Steve and Karen joined us for the ride known as “The Mountain Only” version of the longer, 75 and 100 mile treks that started at the Lynchburg YMCA. We would be doing 48 miles, which seemed more than adequate.
We biked rolling terrain for about 8 miles before the base of the climb. I felt good. But then, at this point last year I also felt good. The lousy weather and my severe beating at the hands of the mountain as well as the humiliating and much repeated story of the “chicken salad” conversation were all at the front of my mind as my Garmin informed me the road was now tilting up at 6 percent.
I settled in and began to find a rhythm. Steve disappeared up the road, but a pleasant gap developed behind me back to Mary and Karen. If they were chatting idly about lunch, I couldn’t hear them. I passed the spot where I had pulled over the year before, with no inclination to do so this time.
Not long after, a whooshing noise came upon me from the rear as the leaders of the 75/100 mile ride passed me like I was standing still. I was a bit miffed, but then I admitted to myself that this was a group of people whose talent and fitness were in a different league than my own. I pedaled on.
A steady stream of 75 milers and century riders passed me for the rest of the climb. But I passed a few people myself. Each of us riding the mountain at our own pace. Each facing the demon as best they could.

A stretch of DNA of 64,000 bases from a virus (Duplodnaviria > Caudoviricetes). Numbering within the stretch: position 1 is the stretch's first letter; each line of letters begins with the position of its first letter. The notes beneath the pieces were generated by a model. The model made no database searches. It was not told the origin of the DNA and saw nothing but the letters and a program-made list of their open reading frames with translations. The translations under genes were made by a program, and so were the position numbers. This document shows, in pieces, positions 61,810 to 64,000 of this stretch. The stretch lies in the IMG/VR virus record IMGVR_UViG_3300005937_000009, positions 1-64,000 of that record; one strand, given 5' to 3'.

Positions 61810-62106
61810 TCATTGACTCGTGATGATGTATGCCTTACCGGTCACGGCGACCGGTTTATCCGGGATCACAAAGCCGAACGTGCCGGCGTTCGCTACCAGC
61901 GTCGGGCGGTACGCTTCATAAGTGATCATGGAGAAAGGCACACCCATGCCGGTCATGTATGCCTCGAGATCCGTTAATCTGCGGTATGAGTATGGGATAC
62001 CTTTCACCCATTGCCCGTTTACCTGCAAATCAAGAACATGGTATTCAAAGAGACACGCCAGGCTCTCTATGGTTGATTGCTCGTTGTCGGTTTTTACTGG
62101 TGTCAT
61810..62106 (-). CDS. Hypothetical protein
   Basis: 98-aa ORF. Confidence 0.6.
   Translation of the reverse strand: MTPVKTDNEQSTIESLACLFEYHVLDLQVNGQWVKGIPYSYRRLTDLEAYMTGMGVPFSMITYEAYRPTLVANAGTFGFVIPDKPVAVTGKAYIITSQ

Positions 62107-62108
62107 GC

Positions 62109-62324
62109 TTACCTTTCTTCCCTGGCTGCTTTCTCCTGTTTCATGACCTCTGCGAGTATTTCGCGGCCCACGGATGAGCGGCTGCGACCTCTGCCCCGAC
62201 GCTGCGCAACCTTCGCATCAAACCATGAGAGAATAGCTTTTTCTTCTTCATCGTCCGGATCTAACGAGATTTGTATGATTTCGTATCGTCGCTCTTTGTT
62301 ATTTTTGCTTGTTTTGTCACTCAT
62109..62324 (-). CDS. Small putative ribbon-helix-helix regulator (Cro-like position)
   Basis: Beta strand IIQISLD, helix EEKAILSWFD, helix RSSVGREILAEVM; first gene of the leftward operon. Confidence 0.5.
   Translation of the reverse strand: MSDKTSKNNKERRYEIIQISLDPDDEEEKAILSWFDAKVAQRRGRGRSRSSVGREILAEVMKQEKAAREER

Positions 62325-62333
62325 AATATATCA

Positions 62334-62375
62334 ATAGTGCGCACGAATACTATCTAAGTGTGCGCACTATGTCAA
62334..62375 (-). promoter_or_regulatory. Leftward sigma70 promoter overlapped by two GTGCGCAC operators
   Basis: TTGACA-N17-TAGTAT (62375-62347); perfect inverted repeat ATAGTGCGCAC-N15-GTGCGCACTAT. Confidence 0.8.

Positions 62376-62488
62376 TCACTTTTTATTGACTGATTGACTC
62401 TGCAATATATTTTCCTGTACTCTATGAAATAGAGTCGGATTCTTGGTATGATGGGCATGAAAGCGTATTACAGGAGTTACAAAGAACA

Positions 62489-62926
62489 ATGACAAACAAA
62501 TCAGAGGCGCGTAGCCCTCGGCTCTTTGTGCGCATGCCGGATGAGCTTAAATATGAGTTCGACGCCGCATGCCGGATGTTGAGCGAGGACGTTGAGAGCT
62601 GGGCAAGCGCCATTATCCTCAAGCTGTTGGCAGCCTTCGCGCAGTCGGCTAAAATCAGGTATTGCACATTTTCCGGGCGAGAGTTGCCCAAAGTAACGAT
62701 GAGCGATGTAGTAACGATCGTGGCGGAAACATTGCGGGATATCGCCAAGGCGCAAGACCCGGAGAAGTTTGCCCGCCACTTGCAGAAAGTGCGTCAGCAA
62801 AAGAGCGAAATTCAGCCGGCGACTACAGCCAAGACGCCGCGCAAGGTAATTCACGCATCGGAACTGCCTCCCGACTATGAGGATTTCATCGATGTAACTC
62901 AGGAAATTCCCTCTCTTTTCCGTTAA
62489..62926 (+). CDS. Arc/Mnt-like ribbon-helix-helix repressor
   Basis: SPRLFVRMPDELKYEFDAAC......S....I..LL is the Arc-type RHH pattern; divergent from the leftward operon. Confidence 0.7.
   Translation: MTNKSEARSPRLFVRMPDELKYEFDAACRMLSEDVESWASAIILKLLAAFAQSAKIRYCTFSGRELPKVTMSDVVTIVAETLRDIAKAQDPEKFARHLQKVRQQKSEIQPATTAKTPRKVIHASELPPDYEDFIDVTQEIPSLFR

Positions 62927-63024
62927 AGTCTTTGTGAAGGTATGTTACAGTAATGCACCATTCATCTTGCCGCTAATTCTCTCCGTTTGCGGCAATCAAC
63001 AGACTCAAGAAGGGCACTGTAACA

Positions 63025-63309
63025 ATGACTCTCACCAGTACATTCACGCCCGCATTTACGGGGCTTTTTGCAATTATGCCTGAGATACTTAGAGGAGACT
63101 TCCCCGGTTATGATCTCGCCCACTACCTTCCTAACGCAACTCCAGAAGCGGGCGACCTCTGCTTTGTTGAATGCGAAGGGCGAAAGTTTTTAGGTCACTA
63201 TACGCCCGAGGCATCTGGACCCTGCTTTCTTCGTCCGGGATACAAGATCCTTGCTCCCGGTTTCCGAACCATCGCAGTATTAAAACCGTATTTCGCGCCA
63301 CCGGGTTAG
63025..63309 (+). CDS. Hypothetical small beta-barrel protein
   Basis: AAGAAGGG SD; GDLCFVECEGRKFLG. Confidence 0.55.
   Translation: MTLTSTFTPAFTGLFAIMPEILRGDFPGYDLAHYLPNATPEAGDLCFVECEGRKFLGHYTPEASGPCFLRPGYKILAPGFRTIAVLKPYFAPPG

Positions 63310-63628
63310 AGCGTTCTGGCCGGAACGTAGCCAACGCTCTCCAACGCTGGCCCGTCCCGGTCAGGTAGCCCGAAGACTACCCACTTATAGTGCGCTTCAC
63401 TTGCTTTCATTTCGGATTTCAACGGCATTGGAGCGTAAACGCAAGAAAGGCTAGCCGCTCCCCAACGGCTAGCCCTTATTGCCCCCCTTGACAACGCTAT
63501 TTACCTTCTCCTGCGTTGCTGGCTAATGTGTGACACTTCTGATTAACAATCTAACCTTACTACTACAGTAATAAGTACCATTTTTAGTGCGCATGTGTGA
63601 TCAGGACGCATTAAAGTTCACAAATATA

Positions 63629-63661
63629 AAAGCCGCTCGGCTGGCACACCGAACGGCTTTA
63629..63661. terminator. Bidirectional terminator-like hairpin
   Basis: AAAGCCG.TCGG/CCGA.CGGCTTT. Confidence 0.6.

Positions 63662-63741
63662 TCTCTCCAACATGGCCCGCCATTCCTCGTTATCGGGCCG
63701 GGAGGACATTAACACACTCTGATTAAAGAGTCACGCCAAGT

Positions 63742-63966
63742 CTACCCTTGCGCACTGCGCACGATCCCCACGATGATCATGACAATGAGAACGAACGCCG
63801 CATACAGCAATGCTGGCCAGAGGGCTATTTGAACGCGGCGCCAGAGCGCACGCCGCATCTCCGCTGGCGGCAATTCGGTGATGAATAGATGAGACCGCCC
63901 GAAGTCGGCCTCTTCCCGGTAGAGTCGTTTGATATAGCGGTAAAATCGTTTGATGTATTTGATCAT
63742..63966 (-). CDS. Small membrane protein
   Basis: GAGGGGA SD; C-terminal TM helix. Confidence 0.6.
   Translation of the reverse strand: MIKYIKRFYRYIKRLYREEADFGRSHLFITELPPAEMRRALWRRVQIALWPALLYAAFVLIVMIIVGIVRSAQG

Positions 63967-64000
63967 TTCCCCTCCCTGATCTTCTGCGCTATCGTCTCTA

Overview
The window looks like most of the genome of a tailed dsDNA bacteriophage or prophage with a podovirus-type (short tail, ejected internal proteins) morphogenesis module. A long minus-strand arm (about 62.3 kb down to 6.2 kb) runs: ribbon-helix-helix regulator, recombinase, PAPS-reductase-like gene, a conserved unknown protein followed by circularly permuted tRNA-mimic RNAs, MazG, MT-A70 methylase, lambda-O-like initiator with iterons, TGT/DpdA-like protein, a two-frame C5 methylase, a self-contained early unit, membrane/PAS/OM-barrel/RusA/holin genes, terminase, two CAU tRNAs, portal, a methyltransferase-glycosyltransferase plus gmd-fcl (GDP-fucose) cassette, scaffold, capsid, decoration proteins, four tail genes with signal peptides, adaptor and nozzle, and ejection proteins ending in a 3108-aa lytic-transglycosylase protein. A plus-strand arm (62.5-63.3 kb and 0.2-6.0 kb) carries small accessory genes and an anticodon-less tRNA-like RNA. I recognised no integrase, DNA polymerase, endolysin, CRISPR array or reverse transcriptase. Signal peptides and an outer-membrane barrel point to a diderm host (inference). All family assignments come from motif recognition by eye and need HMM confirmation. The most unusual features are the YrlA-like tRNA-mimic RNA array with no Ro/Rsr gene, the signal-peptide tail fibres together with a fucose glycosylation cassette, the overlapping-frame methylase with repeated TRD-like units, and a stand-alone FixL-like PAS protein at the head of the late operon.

Steve was waiting for me at the rest stop at the halfway point of the climb. Together we ate a cookie, refilled our fluids and waited for Mary and Karen who were not far behind. It was cold and blustery inside the cloud that enveloped us even at this elevation. With six more miles of climbing there was nothing to do but zip up my nylon shell and continue up.
And so it went. Up and up. Other cyclists passed me regularly. I was in my easiest gear, being ever respectful of the mountain and the potential that I might blow up at any minute. I marveled at all the riders who were in much harder gears, and pedaling what appeared to be effortlessly.
The year before I had stopped “to take pictures” (or anything to give my legs a break) but this year, I just kept pumping and watching as the miles ticked away on the GPS .
Gone were the doses of prednisone that had puffed up my face and bloated my abdomen. The drug I blame for last year’s debacle on this road. Who knows if I will ever return to the form I once took pride in? In this moment, near the top, today’s form was a victory.
Eventually, I heard a cowbell. A young girl at the rest stop was ringing it to welcome riders to the summit. She slowly came into view when I was about 100 yards away. The fog was so thick that you couldn’t see much further. It was a relief to know I had made it.
Steve was standing among several dozen other riders and the saintly volunteers who, in the chilly fog, dutifully handed out cookies, sandwiches and Gatorade to the tired souls who had climbed the ridge. Some of us were more tired than others.
But for me there was no discussion of emergency aid. I was fine, if understandably tired. The rest of the ride would be fun and without incident. The nine mile descent to the Peaks of Otter Lodge a welcome reward for the climb.
I had not conquered Thunder Ridge. The conquerors would be those who rode it effortlessly — dare I say routinely. But deep within me I had checked a box that badly needed it. With a single ride I had regained a bit of confidence.
The bluster of my previous years may be gone forever, but at least for now I know I can do this. I may never own it, may never be off he front of a ride again, but in the clouds at the top of the ridge I was able to see my way forward to days of more enjoyable cycling.